The saddest streets in the world: Shimon Attie projects a Jewish past on to present-day Berlin. Erwin Leiser, himself a child of the Thirties ghetto, explains

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The Independent Culture
NEARLY 300 years ago, the Scheunenviertel, the Jewish quarter of Berlin, lay outside the city gates, a district of barns and cattle sheds. The original street-names hark back to the days when soldiers were stationed there. Grenadierstrasse and Dragonerstrasse (Dragoon Street) were eventually renamed after the Second World War, when East Berlin became the capital of the German Democratic Republic. The streets of Sheunenviertel were assigned the names of anti-Fascist resistance fighters who never lived there. With the disappearance of those names, the quarter lost its identity.

The Scheunenviertel was both a religious centre for poor East European Jews and a coarse night-town of prostitution and criminality. The writer Joseph Roth described the quarter as 'a transit stop where one stays longer because one has to . . .' He called Hirtenstrasse 'the most Jewish of all Berlin's streets', adding that there wasn't a street in the world as sad. His depictions of the Scheunenviertel's destitution were lightened by descriptions of spontaneous theatre played in the courtyard of a filthy old inn.

The boycott of Jewish businesses on 1 April 1933 saw shop windows smeared with anti-Semitic slogans. Five days later the police and a detachment of SS men raided the Scheunenviertel and arrested many Jews, who were then hauled off to police headquarters on Alexanderplatz. The presence of Nazi patrols meant I never felt safe on my way to school. Gestapo spies were at our religious services.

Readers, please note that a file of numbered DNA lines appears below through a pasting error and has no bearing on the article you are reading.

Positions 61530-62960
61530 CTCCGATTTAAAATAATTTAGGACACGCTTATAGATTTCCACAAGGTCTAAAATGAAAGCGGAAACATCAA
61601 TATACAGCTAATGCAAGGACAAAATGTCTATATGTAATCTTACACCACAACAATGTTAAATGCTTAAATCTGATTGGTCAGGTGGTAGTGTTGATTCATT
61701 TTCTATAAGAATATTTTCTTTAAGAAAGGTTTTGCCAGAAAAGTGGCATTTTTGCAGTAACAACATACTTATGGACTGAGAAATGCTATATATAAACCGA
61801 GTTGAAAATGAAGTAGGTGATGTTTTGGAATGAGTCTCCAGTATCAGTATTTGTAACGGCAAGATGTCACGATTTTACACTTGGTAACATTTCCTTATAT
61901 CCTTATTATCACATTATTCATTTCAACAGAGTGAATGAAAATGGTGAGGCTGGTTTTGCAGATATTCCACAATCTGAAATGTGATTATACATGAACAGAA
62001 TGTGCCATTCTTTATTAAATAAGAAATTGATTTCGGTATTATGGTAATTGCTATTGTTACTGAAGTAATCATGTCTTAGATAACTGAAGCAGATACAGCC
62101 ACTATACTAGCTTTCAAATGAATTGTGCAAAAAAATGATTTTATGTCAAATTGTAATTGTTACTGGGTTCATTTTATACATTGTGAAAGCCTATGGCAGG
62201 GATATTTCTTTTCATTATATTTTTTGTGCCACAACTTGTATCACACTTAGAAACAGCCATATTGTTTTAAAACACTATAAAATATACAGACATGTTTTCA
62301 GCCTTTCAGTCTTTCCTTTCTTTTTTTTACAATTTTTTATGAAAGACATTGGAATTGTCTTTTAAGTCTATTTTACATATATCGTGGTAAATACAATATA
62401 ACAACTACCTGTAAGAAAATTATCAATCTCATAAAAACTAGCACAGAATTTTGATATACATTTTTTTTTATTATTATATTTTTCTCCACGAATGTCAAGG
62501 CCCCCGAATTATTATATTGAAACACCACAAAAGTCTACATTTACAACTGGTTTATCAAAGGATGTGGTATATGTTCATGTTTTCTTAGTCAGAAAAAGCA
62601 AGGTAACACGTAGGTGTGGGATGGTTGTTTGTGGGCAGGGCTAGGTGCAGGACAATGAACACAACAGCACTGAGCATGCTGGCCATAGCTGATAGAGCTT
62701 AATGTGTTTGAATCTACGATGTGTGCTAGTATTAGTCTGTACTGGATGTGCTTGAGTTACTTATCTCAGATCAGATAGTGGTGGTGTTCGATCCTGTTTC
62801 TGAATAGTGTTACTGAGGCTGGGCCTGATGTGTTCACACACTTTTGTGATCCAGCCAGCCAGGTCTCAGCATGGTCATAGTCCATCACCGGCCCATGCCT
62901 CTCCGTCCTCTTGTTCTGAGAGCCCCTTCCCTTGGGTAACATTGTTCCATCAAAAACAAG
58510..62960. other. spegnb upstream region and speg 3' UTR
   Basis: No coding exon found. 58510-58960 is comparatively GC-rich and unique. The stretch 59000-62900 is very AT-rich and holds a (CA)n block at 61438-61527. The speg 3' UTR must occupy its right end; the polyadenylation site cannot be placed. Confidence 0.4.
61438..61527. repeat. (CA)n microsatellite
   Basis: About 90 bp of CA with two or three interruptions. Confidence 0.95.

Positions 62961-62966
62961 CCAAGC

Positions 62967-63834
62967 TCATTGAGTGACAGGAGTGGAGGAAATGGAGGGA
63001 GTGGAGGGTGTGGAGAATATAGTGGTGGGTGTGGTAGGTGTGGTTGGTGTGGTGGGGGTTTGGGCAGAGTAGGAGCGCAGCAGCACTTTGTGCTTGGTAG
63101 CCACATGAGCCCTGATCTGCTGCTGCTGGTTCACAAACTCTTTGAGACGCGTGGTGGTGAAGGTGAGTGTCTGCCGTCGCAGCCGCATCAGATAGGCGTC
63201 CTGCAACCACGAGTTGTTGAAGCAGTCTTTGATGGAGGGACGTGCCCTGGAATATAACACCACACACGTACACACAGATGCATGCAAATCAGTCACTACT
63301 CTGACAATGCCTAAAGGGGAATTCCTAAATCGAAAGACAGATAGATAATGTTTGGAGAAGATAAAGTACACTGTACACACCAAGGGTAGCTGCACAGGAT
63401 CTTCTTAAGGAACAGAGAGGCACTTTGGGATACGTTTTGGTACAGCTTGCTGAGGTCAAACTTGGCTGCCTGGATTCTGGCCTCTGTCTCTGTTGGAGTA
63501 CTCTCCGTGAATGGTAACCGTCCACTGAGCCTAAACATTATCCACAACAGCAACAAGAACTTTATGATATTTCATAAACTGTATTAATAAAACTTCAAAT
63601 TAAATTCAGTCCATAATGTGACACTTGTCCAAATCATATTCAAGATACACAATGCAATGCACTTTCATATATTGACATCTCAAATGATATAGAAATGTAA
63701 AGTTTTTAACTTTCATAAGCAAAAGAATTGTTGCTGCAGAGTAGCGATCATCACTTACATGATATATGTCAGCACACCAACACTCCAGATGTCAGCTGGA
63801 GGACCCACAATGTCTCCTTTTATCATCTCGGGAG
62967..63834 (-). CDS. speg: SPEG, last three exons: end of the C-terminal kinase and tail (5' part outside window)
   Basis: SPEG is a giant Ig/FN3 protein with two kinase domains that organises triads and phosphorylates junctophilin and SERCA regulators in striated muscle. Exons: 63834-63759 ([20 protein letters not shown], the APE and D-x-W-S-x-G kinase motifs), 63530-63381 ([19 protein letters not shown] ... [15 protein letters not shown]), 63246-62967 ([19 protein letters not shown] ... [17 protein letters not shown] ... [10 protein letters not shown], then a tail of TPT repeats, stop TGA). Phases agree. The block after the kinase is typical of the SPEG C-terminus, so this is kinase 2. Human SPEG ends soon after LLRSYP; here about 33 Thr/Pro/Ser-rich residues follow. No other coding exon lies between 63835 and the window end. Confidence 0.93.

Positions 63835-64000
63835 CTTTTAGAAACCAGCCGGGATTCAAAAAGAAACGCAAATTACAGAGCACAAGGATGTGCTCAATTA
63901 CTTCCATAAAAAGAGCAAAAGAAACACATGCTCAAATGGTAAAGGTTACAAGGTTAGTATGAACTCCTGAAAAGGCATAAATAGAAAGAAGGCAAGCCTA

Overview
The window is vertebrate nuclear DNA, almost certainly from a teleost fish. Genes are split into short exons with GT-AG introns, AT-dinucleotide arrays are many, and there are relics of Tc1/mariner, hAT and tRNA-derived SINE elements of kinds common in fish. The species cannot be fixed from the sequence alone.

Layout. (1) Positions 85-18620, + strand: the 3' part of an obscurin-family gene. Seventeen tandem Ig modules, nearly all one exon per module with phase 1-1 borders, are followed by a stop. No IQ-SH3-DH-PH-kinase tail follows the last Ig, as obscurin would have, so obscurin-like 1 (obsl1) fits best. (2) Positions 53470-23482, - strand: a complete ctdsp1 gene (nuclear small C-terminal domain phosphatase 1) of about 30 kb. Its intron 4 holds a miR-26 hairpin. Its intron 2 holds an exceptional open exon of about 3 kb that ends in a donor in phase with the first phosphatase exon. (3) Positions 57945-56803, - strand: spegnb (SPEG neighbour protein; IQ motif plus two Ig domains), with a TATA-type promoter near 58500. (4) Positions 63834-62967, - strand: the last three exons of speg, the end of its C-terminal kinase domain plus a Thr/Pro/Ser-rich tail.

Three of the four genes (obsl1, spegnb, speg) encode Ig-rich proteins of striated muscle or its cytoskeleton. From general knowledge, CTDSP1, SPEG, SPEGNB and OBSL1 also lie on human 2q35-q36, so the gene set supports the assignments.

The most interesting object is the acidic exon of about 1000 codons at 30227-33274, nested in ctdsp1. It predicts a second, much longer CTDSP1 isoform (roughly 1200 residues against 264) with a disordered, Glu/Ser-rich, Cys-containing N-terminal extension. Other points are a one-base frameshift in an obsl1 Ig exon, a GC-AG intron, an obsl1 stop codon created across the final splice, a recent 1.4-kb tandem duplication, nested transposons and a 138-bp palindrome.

On 28 October 1938, the National Socialists revoked the citizenship of 17,000 Jews, making them stateless, and brought them to the Polish border. The Poles denied them entry and they disappeared into no man's land. The following day, Nazis destroyed the little shul (synagogue) of the rabbi Abraham Mordechai Grynberg, head of Berlin's East European Jews. The SS men discovered he had died as they knocked on his door. His funeral marked the last public expression of Jewish life in the district.

In the summer of 1991, Shimon Attie, an American, came to Berlin to search for traces of Jewish culture. He felt the presence of all those who had disappeared from the Scheunenviertel, and was struck by the contrast between what he felt but couldn't see and what

he could see; not only the people but even

their houses had disappeared. He selected historic photographs taken in the Scheunenvier-

tel before the Second World War, converted them to slides and projected portions of them directly on to house fronts in the quarter, us-

ing the original buildings wherever possible. He then would take colour photographs of the projections. The world that existed before the Holocaust was thus recreated.

A photograph taken at 37 Mulackstrasse (top right) shows two little boys who probably died during the war; some graffiti, recently sprayed on the house, reads, 'What the war has spared . . .' Attie also uses a picture of the Biograph, Berlin's first cinema. He projects the image of the cinema on an empty house at 20 Joachimstrasse (above left). In this nocturnal picture, a former resident of the house can be seen on the left; a reading room is on the right. Attie thus seeks to give viewers an impression of how Jews lived in this part of Berlin.

Nothing has remained of these Jews, save old, yellowing photographs. Those who were not in the pictures remain faceless.

Taken from 'The Writing on the Wall: Projections in Berlin's Jewish Quarter' (Edition Braus, out now, pounds 26). An accompanying exhibition of photographs and installations is at the Zelda Cheatle Gallery, WC2 (071-836 0506) to 3 June.

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